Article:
Martin Marincin. The raw tools are obvious – he’s big, rangy, confident with the puck and every so often plays the body – but there are miles of road ahead. He’s a bit of an adventure defensively and still seems to have a brain-cramp quota to fill every night. There’s lots of time left – he’s only 21 years old – and he needs it.

Denis Grebeshkov. I was a little surprised to see Grebeshkov at the bottom of the chart, but when I looked at the game-by-game summaries I saw why. Grebeshkov’s last four games yield an adjusted Fenwick rating of 59.3 percent even as he’s played top opposition, but his first two games the results were really not on his side. He needed time in Oklahoma City to stabilize his game, but the results of late have been encouraging and if he keeps playing as he has the last little bit he will work his way back to the majors.


Oklahoma has played four different goalies, and there have been some surprises.

Tyler Bunz did remarkable work in a pair of starts with the Barons (1-0-1, 0.937 save percentage). He told me that he lost 25 pounds over the summer after taking a good look at where he really wanted to go in life, and feels good about his game after a poor 2012-13 campaign and an up-and-down training camp. It’s too early to come to any conclusions, but it’s nice to see him showing some signs of improvement.

Ilya Bryzgalov looked rusty in his first game after a long layoff (as he put it “clumsy, as expected”) but was much better in his second game, earning accolades from teammates and looking both calm and in control. As Todd Nelson said, “he made it look easy.”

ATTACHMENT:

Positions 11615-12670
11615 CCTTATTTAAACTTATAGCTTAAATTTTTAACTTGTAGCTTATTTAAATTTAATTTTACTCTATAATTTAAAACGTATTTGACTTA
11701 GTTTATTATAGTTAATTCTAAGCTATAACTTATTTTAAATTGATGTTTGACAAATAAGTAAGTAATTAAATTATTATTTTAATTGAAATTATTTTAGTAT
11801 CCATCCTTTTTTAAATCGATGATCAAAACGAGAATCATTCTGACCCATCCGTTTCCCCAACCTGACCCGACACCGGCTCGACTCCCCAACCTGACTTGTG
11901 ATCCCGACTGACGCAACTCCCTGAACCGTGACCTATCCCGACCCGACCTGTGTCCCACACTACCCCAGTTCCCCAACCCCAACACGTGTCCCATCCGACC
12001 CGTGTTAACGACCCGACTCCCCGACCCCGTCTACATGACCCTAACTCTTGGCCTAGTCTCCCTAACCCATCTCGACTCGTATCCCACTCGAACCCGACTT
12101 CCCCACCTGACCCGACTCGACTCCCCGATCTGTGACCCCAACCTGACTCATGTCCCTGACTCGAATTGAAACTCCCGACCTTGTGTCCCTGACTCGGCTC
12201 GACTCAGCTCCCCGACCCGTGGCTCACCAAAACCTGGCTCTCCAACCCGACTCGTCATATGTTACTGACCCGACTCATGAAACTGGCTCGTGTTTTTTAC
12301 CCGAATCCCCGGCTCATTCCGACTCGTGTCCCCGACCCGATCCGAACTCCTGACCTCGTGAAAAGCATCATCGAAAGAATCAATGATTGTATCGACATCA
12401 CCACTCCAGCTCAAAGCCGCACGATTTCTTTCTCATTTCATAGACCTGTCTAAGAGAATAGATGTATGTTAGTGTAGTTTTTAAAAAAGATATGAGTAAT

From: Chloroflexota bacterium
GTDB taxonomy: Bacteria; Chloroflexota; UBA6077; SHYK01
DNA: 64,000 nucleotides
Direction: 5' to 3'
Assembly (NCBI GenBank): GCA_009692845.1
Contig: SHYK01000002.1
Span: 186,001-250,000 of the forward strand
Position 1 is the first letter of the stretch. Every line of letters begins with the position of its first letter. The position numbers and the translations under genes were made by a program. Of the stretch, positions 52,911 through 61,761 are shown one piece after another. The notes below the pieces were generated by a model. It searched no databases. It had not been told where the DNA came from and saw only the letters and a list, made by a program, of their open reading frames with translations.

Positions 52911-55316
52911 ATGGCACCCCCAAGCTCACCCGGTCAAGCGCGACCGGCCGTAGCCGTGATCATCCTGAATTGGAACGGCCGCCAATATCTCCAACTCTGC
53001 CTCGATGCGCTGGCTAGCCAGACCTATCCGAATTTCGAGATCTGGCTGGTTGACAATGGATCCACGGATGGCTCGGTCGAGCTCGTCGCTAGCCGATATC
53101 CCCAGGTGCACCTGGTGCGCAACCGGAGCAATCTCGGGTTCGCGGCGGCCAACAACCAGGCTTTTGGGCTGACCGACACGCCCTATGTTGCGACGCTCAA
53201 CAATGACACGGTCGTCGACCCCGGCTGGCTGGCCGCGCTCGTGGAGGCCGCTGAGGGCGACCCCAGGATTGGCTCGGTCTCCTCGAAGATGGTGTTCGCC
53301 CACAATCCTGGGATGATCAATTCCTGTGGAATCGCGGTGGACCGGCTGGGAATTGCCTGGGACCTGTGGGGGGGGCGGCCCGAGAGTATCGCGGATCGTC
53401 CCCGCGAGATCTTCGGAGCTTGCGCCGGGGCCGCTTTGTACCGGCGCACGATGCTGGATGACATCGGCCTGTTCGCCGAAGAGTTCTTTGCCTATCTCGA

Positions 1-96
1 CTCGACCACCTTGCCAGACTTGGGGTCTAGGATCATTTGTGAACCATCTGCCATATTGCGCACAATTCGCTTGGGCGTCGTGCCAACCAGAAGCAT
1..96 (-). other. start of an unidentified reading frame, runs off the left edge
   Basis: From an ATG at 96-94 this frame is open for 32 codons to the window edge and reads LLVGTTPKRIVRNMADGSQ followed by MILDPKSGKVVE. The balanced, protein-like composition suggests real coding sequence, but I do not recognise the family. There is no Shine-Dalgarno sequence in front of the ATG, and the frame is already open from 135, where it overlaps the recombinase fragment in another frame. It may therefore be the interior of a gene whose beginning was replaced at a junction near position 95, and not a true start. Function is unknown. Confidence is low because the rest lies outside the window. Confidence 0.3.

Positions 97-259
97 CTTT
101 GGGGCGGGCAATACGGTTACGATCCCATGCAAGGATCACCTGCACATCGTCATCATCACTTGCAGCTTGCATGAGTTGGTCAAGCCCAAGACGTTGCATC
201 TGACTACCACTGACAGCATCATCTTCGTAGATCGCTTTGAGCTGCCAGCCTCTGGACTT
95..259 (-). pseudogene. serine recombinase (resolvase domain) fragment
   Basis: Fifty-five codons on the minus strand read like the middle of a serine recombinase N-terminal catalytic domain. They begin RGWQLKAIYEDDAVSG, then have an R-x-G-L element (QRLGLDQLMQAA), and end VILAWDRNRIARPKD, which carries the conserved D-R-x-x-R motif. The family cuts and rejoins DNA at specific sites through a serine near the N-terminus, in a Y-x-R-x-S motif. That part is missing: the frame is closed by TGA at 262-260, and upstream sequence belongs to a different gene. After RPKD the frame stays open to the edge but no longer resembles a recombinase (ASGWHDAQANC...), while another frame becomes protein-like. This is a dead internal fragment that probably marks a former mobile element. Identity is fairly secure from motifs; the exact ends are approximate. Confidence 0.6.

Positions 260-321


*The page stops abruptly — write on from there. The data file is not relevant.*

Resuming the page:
Richard Bachman hasn’t played in some time thanks to an NHL recall and then an injury, but he delivered as a legitimate above-average AHL starter.

Laurent Brossoit hasn’t played for the Barons yet; he looked good in October in mop-up duty in a game against Oklahoma.

  • Romulus' Apotheosis

    JW……do you think that Marincin has enough ESL skills to understand wht the coaches are telling him?

    I heard that despite his size ( 6’4″ 190 lbs) he plays a physical game? He has been talked about for three years but has seemingly made little progress……….his report card always seem to look the same.

    Also given the transition to the North American game, should the OIlers stay away from European defenceman?

    • Romulus' Apotheosis

      It’s still really early in Marincin’s career. Moving to pro he’s done very well (many falter right out of the gate) to stay alive and progress even with bumps (they all do, esp. D… bump along the road that is).

      You may be confusing the report card of player attributes (which players tend to carry through out their career) with developmental stagnation.

      To ignore European defenseman would be criminal negligence for an NHL GM.

    • I’ve been told that Marincin’s English has come along quite a bit; it was a problem last year but everything’s been easier this year.